Phillip B. Williams, a Master of Fine Arts candidate in creative writing in Arts & Sciences at Washington University in St. Louis, is one of five young poets awarded a $15,000 scholarship from the Poetry Foundation and Poetry magazine.
The 2013 Ruth Lilly Fellowships, announced recently, are intended to encourage the further study and writing of poetry. The program is open to all U.S. poets between 21 and 31 years of age.
Williams, a Chancellor’s Graduate Fellow at WUSTL, was born in Chicago in 1986. He is the
author of the chapbooks Bruised Gospels (Arts in Bloom Inc., 2011)
and Burn (YesYes Books, 2013).
“I sit down. I write. Or, I sit down and I stare at the page,” said Phillips in an interview with the Hunger Mountain arts website.
“My process is one of jumping into it and waiting to see what happens.
Usually if I am staring at the page for too long, I’ll scribble down
images. Eventually connections will surface and I find myself following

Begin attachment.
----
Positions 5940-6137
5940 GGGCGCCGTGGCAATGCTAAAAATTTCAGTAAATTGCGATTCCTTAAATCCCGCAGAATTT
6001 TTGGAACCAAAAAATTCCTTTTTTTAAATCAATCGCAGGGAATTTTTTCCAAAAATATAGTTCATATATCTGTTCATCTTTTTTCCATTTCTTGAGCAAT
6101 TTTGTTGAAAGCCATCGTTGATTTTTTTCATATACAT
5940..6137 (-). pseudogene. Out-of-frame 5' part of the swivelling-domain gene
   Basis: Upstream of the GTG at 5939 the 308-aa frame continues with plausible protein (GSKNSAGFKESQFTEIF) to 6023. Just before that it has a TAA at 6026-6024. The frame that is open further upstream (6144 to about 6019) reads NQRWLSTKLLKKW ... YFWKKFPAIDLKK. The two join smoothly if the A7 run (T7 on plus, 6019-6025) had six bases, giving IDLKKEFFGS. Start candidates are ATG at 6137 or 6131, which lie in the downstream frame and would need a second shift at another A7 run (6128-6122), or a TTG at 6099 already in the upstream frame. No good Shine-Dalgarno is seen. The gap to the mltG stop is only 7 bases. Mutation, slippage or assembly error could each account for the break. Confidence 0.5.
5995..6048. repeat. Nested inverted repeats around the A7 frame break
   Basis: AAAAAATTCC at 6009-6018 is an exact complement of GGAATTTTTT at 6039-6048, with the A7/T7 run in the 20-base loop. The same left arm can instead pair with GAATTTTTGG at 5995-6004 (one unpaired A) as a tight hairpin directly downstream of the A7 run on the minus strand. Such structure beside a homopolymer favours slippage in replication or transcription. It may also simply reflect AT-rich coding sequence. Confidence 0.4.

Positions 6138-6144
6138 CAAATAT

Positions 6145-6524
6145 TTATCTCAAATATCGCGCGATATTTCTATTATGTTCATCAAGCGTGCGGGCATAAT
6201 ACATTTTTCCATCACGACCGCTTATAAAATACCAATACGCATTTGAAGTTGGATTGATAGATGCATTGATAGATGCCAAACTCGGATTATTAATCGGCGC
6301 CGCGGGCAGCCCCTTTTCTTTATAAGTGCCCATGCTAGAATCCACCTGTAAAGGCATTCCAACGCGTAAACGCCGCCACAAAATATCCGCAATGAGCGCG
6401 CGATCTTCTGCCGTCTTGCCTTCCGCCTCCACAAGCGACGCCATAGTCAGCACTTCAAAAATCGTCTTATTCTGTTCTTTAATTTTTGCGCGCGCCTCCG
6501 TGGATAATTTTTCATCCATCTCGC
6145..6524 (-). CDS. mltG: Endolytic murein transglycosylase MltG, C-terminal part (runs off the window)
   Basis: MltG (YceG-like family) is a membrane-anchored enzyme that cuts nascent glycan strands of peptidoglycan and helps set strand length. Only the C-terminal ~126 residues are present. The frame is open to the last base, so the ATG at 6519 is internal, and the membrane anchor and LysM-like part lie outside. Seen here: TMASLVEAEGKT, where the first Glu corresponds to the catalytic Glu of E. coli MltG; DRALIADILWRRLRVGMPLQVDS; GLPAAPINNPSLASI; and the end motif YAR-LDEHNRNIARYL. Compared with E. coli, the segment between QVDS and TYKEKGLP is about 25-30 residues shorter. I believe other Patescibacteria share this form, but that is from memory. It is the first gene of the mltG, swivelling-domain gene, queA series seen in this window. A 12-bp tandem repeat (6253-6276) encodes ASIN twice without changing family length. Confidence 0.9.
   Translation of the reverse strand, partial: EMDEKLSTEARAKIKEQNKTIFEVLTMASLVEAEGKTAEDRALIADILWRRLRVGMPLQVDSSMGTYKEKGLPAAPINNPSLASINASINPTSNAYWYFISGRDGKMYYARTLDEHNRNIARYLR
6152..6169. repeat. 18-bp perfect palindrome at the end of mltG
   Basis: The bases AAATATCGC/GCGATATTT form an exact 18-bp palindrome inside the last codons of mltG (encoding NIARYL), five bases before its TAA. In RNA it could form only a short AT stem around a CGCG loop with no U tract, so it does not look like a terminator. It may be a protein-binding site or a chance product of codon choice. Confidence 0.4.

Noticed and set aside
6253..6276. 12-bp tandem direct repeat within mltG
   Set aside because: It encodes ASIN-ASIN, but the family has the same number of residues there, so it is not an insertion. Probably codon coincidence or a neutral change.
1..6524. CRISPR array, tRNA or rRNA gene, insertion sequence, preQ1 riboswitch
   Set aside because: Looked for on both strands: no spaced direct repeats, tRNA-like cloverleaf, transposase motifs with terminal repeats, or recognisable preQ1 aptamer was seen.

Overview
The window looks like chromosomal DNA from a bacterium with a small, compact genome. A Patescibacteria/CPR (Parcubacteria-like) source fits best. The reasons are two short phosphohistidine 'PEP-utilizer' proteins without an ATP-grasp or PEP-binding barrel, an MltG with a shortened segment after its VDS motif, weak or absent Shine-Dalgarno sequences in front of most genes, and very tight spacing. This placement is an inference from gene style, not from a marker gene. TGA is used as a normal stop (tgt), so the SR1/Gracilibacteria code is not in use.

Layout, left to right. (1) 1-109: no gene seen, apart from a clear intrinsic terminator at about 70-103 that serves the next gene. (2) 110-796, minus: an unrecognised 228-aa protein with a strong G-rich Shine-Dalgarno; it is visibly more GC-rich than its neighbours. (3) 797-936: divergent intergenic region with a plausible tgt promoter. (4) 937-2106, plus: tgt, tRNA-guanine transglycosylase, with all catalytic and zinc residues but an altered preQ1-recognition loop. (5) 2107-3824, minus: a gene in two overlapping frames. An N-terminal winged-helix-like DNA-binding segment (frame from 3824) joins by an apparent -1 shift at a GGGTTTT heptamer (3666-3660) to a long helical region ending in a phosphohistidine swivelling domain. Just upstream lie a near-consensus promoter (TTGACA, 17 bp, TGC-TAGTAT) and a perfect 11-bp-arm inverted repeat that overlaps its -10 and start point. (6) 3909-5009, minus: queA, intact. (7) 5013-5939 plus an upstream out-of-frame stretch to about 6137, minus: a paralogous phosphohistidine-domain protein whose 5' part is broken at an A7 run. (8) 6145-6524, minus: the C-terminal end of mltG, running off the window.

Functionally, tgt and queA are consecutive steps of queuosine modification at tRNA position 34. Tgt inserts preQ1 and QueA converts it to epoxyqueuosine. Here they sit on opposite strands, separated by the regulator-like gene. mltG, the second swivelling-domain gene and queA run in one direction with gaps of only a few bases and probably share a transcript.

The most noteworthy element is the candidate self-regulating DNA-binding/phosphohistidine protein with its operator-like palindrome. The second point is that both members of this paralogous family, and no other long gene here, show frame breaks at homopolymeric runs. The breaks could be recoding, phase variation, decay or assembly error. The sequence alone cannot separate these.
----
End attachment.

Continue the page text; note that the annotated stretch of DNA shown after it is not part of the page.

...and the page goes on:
whatever paths become available.”
Williams is a Cave Canem graduate and the
poetry editor of the online journal Vinyl Poetry. His work has
appeared or is forthcoming in Blackbird, Callaloo, Kenyon Review Online,
Painted Bride Quarterly, The Southern Review and West Branch, among others.
Poetry by Williams and the four other 2013 fellowship recipients will be featured in Poetry magazine’s November issue and on poetryfoundation.org.
Other 2013 recipients are Harmony Holiday, Matthew Nienow, Hannah Sanghee Park and Natalie Shapero.
The Ruth Lilly Poetry Fellowship program is organized and administered by the Poetry Foundation in Chicago, publisher of Poetry magazine.
“Since Harriet Monroe’s founding of Poetry in 1912, to
Ruth Lilly’s endowment of these fellowships in 1989, to our constant
search for fresh new voices today, Poetry has always sought work that
enlivens our sense of what poetry is worth and what it can do,” said Don
Share, editor of Poetry magazine, in announcing the 2013 winners.
year’s group of fellows — which includes poets whose passions range from
community service to woodworking to scholarship — is especially inspiring
because their extraordinary talents are so deeply informed by the way in
which they have composed their lives.”